Higher education institutions are not the only ones to be slow to abandon traditional domain names such as .edu, .com or .org. The Internet Corporation for Assigned Names and Numbers (ICANN) opened up the possibility for companies to create their own branded domain names in 2012. Hundreds of companies, including Nike, Target and Netflix, have paid the application fee for $ 185,000 but seemed unsure of what to do with their new domain names. In 2016, ICANN threatened to end its trademark agreements if companies did not use them.

Michael Diamond, academic director of the integrated marketing communications department at the New York University School of Professional Studies, agreed that it made sense for higher education institutions to stick to their established .edu websites and “don’t dilute it. not their brand “.

Diamond says that potential students seriously looking to pursue a four-year study at a traditional institution are unlikely to be duped by a scam website.

“A lot of investment goes into the content and web experience of a college website, a scam site won’t make that investment,” he said.

He is concerned, however, that people who pursue a non-traditional education path will no longer be easily deceived by scam websites. There are many consumer-focused sites that rank college academic offerings. The same level of information does not exist for companies offering non-accredited diplomas and certificates.

Although the .edu domain name carries a lot of weight for consumers, it is not guaranteed that every institution using a .edu website is accredited.

Joseph Crook, certification coordinator for private post-secondary education at the Virginia State Board of Higher Education, has identified several unaccredited institutions using .edu web addresses. Many of these sites are from past schools that appear to be “trying to make someone believe that they are one with an accredited institution, or something more nefarious,” he said.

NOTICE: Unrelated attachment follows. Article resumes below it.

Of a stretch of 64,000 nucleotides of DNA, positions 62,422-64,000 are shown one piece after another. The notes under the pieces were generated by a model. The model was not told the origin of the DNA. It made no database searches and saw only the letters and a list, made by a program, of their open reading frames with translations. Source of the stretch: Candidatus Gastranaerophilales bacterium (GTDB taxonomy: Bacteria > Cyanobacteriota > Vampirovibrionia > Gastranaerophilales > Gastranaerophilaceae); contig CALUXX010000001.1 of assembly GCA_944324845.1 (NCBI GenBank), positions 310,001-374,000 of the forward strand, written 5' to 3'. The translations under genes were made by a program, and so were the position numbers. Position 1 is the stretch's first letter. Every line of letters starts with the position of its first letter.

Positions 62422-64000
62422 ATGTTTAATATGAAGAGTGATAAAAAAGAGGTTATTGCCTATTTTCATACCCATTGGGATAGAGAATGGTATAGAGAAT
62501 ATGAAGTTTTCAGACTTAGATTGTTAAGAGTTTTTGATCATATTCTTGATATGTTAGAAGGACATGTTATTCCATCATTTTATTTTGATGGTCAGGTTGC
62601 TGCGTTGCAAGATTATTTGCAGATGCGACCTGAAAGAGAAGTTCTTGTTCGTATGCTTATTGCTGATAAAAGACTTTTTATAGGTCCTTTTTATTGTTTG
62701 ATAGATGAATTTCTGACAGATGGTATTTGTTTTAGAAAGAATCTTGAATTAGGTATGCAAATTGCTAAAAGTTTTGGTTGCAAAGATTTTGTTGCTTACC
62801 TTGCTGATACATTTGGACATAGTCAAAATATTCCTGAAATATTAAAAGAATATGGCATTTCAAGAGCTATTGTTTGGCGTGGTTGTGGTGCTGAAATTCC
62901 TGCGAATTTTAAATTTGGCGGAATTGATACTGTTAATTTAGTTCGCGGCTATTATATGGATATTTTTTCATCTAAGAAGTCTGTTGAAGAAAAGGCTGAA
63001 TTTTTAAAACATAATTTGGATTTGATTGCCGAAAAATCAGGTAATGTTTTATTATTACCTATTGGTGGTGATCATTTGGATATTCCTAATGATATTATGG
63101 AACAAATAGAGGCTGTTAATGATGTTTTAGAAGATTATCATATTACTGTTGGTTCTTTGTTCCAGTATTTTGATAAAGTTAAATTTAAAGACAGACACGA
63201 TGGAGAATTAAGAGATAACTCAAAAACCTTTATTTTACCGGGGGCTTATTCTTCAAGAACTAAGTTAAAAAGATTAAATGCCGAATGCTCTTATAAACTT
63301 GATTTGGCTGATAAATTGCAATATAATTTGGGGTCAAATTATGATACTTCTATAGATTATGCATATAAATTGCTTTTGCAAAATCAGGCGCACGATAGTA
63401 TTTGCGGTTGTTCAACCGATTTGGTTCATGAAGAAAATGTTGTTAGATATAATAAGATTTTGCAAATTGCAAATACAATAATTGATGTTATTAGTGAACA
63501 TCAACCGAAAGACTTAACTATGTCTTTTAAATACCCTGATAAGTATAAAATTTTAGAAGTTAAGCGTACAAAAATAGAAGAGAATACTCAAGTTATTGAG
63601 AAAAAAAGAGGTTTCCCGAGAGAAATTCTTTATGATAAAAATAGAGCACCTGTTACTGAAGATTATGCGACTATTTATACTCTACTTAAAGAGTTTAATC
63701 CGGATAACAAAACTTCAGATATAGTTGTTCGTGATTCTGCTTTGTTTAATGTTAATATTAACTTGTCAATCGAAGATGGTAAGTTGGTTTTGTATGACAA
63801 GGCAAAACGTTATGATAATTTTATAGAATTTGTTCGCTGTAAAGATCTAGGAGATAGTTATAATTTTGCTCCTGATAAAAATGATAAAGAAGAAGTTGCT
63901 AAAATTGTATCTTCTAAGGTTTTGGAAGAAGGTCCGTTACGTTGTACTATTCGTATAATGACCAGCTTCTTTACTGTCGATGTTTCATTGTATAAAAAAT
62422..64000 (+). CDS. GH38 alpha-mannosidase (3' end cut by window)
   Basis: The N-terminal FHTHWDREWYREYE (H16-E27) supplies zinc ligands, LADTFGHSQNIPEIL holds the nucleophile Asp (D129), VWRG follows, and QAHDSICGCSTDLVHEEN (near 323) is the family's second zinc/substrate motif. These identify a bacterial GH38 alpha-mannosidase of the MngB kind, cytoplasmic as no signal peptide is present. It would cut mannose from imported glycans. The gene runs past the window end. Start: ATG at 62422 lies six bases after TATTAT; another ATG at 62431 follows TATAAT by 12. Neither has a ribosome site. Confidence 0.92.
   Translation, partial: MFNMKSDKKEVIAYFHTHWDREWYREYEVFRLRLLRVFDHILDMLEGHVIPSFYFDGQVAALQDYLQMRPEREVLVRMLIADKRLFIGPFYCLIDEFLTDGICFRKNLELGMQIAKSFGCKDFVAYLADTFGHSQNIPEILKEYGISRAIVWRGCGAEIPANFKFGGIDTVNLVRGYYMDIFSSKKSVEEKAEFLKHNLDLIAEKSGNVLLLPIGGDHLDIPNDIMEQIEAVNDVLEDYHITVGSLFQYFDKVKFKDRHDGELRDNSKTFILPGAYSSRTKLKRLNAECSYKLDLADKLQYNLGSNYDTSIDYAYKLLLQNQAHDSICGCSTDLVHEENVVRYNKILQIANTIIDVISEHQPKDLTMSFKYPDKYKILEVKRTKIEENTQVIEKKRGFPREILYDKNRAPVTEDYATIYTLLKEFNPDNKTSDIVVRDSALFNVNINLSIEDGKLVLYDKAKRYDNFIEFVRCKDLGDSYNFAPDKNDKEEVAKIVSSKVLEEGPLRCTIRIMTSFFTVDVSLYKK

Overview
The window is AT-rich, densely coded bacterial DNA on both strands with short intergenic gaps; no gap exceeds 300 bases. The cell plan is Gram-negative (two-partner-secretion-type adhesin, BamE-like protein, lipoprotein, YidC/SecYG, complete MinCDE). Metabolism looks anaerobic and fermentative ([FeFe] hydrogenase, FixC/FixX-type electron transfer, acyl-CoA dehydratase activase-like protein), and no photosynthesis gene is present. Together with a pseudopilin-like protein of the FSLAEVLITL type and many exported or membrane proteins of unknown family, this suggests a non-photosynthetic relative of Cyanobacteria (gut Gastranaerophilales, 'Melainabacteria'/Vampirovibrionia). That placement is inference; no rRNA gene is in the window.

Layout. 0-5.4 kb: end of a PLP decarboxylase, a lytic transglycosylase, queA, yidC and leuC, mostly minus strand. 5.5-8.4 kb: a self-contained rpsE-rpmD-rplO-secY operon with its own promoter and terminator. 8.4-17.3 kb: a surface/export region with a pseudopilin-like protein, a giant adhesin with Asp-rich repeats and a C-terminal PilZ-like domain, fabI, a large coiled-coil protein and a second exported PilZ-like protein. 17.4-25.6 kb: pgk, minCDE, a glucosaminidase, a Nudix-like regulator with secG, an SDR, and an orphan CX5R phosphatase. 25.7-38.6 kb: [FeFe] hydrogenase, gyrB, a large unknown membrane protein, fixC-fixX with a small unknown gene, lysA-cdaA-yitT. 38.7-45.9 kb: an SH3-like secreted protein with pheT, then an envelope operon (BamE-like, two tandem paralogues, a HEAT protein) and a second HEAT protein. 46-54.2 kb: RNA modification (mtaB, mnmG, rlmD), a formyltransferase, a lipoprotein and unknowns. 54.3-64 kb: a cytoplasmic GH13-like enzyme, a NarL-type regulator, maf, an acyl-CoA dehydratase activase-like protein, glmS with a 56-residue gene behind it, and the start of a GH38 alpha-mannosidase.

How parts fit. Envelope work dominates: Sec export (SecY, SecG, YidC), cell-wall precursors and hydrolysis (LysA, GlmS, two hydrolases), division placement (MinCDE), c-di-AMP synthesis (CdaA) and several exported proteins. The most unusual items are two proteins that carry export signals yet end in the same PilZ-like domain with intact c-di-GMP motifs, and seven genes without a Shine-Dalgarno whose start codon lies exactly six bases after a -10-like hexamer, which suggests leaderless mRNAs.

The University of Northern Virginia, for example, a for-profit institution now based in South Dakota, was stripped of its accreditation by the Accreditation Council of Independent Colleges and Schools in 2008. The university still holds its accreditation. unva.edu web address.

“I am concerned that there are unaccredited institutions that can use the .edu domain name,” said Crook. He said that many prospective students and their parents regard the .edu domain as a “quality benchmark” and don’t realize that there may be unaccredited institutions using it.

Jim Burnett, director of membership at the higher education IT organization Educause, manages the team responsible for approving new .edu web addresses. He explained that prior to 2001, institutions were not required to be accredited to obtain an .edu website.

Under the terms of an agreement reached by the US Department of Commerce and Education, all .edu names existing prior to October 29, 2001 have not been affected by the new eligibility requirements. This “grandfather” process is why some unaccredited companies and institutions continue to retain their .edu addresses, Burnett said.

Some companies, such as the research-sharing platform Academia.edu, have been criticized for using the .edu domain. But the company registered the web address in 1999 – before the current criteria were introduced.

Burck Smith, CEO and founder of StraighterLine, a for-profit company offering low-cost pathways to degrees, said he believes it is important for his company to use a .com web address to make it clear that it is is not a university. Using .org or another domain name associated with education could confuse consumers, he said. “We didn’t want to be deceptive.